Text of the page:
The Dreads / King Tubby

If Deejay Was Your Trade: The Dreads at King Tubby's 1974-1977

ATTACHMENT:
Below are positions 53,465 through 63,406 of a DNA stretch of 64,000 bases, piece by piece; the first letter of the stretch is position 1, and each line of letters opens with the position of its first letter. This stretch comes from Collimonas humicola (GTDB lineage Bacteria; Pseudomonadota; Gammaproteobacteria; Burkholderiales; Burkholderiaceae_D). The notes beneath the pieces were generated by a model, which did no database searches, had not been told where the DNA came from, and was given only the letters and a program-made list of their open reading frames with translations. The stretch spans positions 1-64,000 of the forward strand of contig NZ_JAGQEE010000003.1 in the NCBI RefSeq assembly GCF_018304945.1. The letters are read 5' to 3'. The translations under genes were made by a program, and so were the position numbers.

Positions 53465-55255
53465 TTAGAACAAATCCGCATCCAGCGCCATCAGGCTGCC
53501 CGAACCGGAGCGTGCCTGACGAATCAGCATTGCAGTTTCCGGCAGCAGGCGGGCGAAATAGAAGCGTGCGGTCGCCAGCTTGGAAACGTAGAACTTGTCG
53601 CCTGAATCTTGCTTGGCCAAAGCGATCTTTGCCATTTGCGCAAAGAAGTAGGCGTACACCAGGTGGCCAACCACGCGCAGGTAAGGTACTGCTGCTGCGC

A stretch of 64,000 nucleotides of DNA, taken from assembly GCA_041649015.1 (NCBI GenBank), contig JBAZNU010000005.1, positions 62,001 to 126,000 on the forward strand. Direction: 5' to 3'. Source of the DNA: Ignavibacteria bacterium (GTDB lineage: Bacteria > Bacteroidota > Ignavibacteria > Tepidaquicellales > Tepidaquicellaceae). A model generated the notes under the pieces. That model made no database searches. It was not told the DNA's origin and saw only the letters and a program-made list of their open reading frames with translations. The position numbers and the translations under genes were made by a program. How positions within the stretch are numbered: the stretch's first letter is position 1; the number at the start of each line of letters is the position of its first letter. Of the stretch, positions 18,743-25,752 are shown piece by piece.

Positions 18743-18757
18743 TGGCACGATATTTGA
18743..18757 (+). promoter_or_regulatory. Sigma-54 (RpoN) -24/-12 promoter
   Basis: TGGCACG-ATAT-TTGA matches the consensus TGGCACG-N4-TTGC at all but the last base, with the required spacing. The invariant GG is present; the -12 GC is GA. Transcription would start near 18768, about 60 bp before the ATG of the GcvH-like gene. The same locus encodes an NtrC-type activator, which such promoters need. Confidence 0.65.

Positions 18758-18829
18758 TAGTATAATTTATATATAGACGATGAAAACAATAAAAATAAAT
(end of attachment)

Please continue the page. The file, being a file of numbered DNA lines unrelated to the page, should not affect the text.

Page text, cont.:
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Although Bunny Lee first entered the music industry back in 1962, he didn't move into production until 1967. Even as he oversaw a string of hits in the rocksteady age, notably with the Uniques and Roy Shirley, it was the roots age on which Lee really stamped his imprimatur. Carlton "Santa" Davis, drummer with Lee's studio band, the Aggrovators, created the band's distinctive "flying cymbals" sound, and with it the producer's 45s stormed the dancehalls. However, without his own studio, Lee had to be particularly innovative to turn a profit, and the producer's two-pronged solution would change the course of Jamaican music. To save money, Lee utilized the same backing track for a variety of different releases, popularizing "versions," a trend that continues today and has yet to peak. Second, rather than having his band waste time learning new songs, Lee set the Aggrovators loose on Studio One and Treasure Isle classics, reinventing these golden oldies in steppers and rockers style. Recycling, too, remains integral to the modern dancehall. Lee's vocalists happily composed new lyrics for these newly resurrected riddims, but in the end, these innovations favored the DJs, and by the '80s, the toasters had virtually displaced vocalists in the dancehalls. If Deejay Was Your Trade showcases some of Lee's best chatterers, all voiced and mixed down at King Tubby's studio. As listeners have come to expect from Blood & Fire, an excellent booklet is included, providing pocket bios of the DJs as well as any other salient information, and identifying each of the riddims. Prince Jazzbo aims insults straight at I-Roy's head; their popular "feud" delighted dancehall fans, but the master doesn't respond to the upstart pupil here. Instead, fans are treated to one of his strongest cultural numbers, "War and Friction." Other potent cultural cuts include Dr. Alimantado's "Chant to Jah," Big Joe's "In the Ghetto," and Jah Stitch's "Set Up Yourself Dreadlocks." The latter DJ's "Black Harmony Killer" rightly brought Stitch to the U.K.'s attention -- and while Tapper Zukie had already made his mark there, his track with Lee still reinforced his reputation. The mighty Prince Far I was on the verge of breaking out abroad, but "Shuffle and Deal" apparently precedes that, and predates "Deck of Cards" as well. Both boast the same toast, "Cards" featuring a very different backing overseen by Joe Gibbs. Tony "Prince" Robinson would elevate Little Joe to Ranking Joe, but before that, he cut the exhilarating "Tradition Skank" for Lee, his sole recording for the producer. Dillinger was already a star, and his two delightful toasts here give ample reason why. Lee unleashed a flood of DJ cuts during the mid-'70s, but these are some of the best.

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